Would you trade for the first overall draft pick? Reports are surfacing that the St. Louis Rams are considering trading their first overall draft pick for the accumulation of additional draft picks to help out several areas on the team's roster. This isn't surprising. Whether it's made public or not, you get the feeling that most teams would dump their first overall draft pick if they're not seeking a franchise-level quarterback. With exploding rookie salaries, can you blame them? Matthew Stafford, last year's first overall draft pick, signed a deal that guaranteed him $41.7 million. Jake Long signed a deal for $30 million guaranteed -- Matt Ryan, that year's third overall draft pick signed for $34.75 million guaranteed. JaMarcus Russell, the 2007 first overall draft pick, signed a contract that gave him $32 million guaranteed (how's that going for Oakland?).
With cost alone, who in their right mind would want possession of the first overall draft pick?
Why I don't think the Bengals will draft a tight end in the first round. Since 2003, the Bengals most productive tight end in the passing game was Reggie Kelly in 2008, recording 31 receptions. In his six seasons with the Bengals, he's scored three touchdowns and has never recorded more than 254 yards receiving. In fact, during the Marvin Lewis era, Matt Schobel has had the most span as a Bengals tight end -- 332 yards receiving in 2003 and seven touchdowns from 2003 until 2005.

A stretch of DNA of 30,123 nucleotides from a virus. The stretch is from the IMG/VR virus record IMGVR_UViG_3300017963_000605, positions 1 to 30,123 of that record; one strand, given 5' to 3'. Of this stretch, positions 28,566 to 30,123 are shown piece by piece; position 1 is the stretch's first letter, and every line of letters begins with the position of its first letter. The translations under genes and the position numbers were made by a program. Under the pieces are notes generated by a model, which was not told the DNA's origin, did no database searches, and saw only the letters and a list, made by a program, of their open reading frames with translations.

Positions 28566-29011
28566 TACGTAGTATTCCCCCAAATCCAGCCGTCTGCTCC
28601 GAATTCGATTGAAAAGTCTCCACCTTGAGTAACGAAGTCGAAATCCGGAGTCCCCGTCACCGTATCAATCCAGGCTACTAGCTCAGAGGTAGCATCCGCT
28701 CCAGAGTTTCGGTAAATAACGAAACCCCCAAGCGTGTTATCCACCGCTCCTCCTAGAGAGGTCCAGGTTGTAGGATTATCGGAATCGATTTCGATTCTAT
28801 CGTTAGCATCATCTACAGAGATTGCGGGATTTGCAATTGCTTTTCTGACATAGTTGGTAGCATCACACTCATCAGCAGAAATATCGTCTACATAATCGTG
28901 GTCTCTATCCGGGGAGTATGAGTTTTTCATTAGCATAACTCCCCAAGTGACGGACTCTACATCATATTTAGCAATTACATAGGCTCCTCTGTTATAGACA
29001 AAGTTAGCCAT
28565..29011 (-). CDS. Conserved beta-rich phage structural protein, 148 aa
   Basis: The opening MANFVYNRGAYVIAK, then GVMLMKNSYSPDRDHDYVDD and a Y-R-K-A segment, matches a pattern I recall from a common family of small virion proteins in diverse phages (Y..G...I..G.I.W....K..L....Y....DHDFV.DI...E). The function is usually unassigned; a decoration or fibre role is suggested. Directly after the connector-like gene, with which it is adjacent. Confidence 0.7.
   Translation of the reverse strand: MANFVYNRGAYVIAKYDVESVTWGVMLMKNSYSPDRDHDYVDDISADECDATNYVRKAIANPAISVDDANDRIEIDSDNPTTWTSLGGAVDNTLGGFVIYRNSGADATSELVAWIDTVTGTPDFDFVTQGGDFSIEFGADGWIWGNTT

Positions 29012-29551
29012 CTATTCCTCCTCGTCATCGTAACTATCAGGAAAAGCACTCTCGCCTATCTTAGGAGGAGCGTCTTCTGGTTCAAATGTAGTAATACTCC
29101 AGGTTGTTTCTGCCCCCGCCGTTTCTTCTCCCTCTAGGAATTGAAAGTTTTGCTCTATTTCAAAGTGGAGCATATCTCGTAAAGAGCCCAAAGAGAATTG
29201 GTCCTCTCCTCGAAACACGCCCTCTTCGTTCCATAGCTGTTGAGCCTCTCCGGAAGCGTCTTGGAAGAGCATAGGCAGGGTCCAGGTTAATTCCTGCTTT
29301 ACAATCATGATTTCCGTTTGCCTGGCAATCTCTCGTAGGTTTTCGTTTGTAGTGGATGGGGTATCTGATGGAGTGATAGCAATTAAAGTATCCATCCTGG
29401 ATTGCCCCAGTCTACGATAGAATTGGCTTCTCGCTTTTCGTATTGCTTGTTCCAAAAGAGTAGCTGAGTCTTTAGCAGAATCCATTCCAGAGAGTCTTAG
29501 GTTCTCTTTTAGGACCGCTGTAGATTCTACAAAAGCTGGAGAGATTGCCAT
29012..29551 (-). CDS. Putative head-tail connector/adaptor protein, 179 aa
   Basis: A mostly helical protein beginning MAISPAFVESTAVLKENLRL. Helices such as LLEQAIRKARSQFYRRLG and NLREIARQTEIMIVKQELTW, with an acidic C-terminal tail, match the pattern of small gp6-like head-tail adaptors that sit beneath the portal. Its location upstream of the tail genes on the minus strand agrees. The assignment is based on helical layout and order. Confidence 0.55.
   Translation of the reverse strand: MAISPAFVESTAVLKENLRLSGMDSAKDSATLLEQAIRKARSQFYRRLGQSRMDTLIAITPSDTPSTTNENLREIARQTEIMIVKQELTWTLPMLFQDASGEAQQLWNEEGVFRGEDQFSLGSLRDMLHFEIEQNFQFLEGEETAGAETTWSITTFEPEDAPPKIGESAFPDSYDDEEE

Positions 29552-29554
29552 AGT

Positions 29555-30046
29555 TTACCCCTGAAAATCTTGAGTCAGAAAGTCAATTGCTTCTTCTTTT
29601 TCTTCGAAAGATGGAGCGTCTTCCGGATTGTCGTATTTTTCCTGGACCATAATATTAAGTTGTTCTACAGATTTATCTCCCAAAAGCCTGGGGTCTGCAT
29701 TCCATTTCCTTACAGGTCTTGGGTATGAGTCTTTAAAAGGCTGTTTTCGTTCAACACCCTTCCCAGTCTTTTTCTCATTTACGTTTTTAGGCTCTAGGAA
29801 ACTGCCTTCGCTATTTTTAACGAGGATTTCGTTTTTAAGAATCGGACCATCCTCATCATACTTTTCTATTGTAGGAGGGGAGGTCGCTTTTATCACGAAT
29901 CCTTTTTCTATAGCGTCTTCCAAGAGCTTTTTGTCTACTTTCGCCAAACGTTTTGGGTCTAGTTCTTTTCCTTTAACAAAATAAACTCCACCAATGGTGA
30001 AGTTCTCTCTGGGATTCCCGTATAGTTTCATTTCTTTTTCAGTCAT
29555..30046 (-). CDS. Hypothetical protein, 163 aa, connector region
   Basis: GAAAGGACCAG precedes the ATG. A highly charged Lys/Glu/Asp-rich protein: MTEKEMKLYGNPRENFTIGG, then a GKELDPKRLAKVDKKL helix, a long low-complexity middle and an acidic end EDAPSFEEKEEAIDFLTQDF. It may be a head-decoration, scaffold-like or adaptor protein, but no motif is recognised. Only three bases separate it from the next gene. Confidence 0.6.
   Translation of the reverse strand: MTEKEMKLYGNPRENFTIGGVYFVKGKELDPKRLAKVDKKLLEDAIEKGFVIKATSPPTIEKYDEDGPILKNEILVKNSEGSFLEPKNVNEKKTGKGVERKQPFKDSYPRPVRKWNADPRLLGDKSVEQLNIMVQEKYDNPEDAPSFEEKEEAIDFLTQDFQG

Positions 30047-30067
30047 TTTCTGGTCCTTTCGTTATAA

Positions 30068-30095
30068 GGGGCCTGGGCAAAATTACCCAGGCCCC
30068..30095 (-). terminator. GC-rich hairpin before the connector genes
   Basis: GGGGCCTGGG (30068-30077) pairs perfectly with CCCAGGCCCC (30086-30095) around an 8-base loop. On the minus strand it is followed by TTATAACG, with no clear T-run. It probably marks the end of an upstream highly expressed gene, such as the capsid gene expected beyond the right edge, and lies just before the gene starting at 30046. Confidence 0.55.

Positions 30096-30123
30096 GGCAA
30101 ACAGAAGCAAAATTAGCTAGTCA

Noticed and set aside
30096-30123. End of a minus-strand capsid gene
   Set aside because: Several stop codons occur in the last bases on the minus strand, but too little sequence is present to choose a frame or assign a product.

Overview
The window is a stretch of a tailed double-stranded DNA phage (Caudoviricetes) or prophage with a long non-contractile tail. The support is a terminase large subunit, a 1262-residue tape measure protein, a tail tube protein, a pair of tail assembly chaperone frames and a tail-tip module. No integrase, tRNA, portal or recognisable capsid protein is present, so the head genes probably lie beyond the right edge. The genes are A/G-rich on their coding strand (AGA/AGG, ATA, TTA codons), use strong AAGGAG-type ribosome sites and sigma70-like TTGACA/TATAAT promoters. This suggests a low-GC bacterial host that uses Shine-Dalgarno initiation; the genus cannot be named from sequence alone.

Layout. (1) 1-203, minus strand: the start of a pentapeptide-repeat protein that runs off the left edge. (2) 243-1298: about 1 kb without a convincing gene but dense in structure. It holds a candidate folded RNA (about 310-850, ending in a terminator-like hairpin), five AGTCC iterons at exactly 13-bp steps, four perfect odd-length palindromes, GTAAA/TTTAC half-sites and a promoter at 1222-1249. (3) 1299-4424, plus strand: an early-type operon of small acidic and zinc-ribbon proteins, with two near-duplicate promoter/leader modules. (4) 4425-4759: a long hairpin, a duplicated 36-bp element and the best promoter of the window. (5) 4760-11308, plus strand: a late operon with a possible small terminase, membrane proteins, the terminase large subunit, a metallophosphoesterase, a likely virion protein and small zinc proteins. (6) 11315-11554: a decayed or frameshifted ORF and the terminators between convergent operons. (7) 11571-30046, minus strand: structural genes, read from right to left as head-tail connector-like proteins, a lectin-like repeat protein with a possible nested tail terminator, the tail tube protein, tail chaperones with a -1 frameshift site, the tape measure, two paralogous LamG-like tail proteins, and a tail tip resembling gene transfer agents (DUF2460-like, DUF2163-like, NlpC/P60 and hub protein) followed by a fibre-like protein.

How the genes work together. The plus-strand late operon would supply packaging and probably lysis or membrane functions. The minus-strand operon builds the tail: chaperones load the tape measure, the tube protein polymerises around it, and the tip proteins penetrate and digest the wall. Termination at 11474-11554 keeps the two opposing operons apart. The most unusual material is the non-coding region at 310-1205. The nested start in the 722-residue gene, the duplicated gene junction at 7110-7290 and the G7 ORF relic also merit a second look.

It's not much. Not much at all. But you could argue that the Bengals just haven't had the talent for a tight end that's explosive in the passing game. True. But I counter this: when did the Bengals ever attempt to find a tight end explosive enough in the passing game? Chase Coffman is the best example that comes to mind; even he is a bad example because he didn't make the field once.
This goes back to a belief I have about the team's offensive philosophy. Tight ends are blockers who can run short routes as a hot read, or as a last option. Furthermore, Cincinnati has always favored wide receivers. As long as the Bengals are redefining themselves as a run first offense, there's no reason to believe that the Bengals will acquire anyone that puts their overall ability to block in doubt. Being an explosive tight end isn't a necessity -- it's a icing on the cake.
Julius Peppers could be a free agent. If Carolina elects not to put the franchise tag on Julius Peppers by Thursday, then the defensive end would become a free agent when it kicks off in early March. Even though they're not mentioned as being interested, if you were the Bengals general manager, would you take a look at adding Peppers to the mix?
Obviously cost is a factor, which would likely eliminate the Bengals from any thought of talking with Peppers. Furthermore, Cincinnati has Antwan Odom, Robert Geathers and Michael Johnson, all of whom are pass rushing specialists. Don't forget about Jonathan Fanene, who impresses me every time he plays with a good balance against the run and the pass. And when Frostee Rucker plays, he's shown to have flashes of production. On the other hand, none of those players are close to the caliber of Julius Peppers. Make a run for feelers or would you pass?